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Four Law Professors Admitted to U.S. Supreme Court

Four Regent University Law professors were admitted to the U.S. Supreme Court Bar on Wednesday, November 12, as part of the high Court's proceedings that day. The Court docket also included the case of Pleasant Grove City, UT v. Summum, argued by attorneys from the American Center for Law and Justice (ACLJ) that has offices on the Regent campus where law school professors and students assist in research and preparation.

Lynne Marie Kohm, the John Brown McCarty Professor of Family Law; Professor C. Scott Pryor; Adjunct Professor Darius Davenport, the Law School's director of Career & Alumni Services; and Adjunct Professor Margaret L. Christiansen, associate director of Regent's Law Library, all took the oath of office that enables them to practice before the Supreme Court.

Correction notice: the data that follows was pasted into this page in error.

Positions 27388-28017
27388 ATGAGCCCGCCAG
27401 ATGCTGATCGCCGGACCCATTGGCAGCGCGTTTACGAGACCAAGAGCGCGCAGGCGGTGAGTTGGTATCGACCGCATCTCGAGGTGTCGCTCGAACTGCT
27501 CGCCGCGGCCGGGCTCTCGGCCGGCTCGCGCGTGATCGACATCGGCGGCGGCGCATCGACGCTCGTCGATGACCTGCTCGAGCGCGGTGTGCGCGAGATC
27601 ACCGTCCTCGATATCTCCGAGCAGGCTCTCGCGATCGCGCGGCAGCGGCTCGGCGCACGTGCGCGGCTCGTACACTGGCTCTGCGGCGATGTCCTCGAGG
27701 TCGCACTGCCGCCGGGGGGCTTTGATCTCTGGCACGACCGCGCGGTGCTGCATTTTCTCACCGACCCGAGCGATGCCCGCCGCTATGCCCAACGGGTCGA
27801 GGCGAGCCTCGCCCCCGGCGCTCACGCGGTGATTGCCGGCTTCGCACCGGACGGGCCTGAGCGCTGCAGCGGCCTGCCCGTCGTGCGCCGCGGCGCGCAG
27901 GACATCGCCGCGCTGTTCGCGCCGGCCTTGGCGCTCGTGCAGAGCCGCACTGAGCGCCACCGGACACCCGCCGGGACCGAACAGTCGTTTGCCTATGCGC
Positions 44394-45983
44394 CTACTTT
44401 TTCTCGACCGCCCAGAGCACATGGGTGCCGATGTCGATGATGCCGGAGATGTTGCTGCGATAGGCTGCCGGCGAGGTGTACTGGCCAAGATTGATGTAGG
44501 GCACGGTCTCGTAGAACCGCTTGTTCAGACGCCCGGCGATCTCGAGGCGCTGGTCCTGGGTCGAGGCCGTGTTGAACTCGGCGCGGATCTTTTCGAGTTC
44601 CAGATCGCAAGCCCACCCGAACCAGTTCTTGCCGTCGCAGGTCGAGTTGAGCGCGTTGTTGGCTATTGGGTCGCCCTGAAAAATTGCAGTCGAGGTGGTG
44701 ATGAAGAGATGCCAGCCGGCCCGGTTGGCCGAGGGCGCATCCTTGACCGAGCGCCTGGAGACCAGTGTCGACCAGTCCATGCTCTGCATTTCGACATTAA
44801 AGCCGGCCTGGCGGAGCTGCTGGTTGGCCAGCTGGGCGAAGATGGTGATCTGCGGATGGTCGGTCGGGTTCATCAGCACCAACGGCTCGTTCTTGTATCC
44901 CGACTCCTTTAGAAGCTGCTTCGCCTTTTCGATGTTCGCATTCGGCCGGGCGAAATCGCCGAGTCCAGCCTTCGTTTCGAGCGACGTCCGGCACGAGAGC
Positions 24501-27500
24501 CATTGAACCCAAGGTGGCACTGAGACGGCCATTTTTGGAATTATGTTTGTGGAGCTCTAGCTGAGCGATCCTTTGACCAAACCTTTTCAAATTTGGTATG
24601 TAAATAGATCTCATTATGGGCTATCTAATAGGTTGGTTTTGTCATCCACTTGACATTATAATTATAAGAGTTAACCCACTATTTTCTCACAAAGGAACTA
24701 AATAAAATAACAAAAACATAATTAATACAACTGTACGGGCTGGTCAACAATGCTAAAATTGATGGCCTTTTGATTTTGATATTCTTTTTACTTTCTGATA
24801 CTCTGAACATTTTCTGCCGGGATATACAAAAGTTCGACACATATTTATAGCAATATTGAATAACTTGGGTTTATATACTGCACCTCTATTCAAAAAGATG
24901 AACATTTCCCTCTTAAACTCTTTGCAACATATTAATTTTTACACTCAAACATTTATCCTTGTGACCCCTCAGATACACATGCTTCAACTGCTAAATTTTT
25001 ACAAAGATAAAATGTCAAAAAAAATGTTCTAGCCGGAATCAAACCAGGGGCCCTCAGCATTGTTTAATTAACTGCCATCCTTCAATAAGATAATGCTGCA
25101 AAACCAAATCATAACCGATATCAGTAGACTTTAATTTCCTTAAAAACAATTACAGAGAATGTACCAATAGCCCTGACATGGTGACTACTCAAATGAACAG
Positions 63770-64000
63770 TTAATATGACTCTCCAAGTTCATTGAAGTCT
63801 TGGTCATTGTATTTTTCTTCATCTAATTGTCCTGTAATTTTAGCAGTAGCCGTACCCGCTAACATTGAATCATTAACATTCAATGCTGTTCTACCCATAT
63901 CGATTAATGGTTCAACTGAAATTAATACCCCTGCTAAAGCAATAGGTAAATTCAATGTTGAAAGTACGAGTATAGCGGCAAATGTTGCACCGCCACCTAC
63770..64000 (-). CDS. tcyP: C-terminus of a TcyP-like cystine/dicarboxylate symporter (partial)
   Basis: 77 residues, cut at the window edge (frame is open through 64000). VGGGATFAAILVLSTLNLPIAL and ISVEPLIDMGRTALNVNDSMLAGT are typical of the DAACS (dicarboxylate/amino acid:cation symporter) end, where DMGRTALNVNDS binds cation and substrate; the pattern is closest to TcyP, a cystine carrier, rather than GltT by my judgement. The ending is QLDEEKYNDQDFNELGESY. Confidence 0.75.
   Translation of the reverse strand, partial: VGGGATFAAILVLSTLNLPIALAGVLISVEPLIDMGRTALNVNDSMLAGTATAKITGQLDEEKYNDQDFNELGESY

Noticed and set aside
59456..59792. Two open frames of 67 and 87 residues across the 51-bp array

The professors were sponsored for this honor by Dr. Jay Sekulow, chief counsel for the ACLJ, who appeared before the Court representing Pleasant Grove City in this case about whether donated monuments displayed in public parks qualify as private speech, thus requiring municipalities to display monuments from all other donors.

These four professors join several other Regent Law professors who have been admitted to the U.S. Supreme Court in recent years, sponsored by Sekulow and Dr. James Murphy, the law school's associate dean for administration. To be eligible for admission to the high Court, attorneys must have been admitted to their own state's Supreme Court for five years and be in good standing with their state bar association.

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